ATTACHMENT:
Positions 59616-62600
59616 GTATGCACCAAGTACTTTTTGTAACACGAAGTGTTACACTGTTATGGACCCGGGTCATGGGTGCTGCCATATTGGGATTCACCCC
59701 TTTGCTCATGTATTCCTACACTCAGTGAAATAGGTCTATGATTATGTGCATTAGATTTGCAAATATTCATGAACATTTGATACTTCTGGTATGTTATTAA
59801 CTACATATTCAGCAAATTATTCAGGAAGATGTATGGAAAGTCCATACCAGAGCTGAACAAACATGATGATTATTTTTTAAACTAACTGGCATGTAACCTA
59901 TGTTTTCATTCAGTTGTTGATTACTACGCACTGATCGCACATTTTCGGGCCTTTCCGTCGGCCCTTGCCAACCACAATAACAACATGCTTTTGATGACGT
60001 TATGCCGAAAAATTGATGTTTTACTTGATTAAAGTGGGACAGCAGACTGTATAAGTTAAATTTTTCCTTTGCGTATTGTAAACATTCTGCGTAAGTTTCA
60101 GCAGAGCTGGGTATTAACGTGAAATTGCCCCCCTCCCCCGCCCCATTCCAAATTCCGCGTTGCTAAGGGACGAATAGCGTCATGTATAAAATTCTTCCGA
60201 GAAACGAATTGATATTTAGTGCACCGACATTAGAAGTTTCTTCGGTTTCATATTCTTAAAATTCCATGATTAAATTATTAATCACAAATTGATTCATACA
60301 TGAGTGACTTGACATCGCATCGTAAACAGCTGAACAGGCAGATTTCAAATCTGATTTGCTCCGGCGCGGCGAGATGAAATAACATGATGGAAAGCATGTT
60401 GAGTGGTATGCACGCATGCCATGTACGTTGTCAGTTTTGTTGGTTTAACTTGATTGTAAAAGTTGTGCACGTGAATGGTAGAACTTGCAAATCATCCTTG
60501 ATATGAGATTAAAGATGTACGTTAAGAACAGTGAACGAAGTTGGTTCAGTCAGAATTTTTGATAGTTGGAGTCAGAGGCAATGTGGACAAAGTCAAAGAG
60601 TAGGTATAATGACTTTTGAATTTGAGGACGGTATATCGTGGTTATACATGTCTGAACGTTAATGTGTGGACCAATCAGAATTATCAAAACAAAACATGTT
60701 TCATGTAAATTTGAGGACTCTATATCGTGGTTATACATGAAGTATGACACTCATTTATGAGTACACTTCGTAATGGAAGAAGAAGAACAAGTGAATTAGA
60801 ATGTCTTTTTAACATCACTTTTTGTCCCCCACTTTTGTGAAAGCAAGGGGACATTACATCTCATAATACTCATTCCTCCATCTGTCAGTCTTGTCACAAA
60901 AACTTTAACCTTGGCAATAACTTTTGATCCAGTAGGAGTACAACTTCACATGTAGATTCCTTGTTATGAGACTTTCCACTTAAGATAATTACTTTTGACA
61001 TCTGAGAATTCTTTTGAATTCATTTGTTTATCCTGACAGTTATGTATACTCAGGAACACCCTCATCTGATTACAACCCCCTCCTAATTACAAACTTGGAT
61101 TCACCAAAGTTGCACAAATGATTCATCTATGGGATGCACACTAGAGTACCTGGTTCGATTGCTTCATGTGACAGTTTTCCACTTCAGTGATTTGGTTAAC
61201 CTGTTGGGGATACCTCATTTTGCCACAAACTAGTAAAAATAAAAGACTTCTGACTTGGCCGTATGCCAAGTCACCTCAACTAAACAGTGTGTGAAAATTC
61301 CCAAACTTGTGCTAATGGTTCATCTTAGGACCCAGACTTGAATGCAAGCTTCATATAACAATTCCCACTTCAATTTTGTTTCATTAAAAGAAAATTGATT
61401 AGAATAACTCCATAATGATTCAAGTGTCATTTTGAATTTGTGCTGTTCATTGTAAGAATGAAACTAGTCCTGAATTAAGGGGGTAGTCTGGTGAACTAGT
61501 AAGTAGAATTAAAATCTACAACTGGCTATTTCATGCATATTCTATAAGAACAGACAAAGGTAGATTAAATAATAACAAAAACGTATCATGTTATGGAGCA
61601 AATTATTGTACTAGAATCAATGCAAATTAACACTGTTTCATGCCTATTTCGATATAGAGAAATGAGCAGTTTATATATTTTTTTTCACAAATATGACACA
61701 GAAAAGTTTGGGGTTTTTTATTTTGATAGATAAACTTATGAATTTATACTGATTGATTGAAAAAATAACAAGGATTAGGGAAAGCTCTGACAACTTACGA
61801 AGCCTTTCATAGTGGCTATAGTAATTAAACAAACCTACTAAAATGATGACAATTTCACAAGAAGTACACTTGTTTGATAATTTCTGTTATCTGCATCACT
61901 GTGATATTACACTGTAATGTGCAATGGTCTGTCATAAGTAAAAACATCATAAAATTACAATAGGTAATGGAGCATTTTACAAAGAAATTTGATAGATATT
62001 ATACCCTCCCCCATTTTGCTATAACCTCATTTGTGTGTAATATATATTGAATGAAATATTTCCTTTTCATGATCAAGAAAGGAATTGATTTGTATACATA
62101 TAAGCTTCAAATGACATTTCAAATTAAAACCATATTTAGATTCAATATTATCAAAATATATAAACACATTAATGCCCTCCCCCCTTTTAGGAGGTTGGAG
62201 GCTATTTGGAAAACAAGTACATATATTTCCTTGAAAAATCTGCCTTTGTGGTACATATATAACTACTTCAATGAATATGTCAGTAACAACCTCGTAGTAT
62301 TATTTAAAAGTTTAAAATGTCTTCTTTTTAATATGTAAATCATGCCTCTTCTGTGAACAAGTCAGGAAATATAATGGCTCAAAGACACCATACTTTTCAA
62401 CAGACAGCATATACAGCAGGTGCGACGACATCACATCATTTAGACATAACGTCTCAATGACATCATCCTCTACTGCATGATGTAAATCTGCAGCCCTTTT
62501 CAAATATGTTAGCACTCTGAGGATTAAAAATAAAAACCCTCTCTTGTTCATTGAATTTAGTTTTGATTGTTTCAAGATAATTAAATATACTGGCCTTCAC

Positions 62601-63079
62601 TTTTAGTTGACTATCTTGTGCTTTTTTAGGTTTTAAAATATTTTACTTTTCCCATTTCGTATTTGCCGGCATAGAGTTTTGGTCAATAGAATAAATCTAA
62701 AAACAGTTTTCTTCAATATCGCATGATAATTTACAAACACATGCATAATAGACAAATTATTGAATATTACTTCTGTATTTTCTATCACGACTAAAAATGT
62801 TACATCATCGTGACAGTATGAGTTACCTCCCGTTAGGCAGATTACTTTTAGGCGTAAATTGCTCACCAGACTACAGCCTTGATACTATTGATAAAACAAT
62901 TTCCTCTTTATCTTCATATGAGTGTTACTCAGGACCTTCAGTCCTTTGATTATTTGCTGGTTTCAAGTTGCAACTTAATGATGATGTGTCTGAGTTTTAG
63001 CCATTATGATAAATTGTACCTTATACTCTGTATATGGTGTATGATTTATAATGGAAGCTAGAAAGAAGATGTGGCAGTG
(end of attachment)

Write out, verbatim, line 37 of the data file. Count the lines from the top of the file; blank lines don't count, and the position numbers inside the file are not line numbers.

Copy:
63001 CCATTATGATAAATTGTACCTTATACTCTGTATATGGTGTATGATTTATAATGGAAGCTAGAAAGAAGATGTGGCAGTG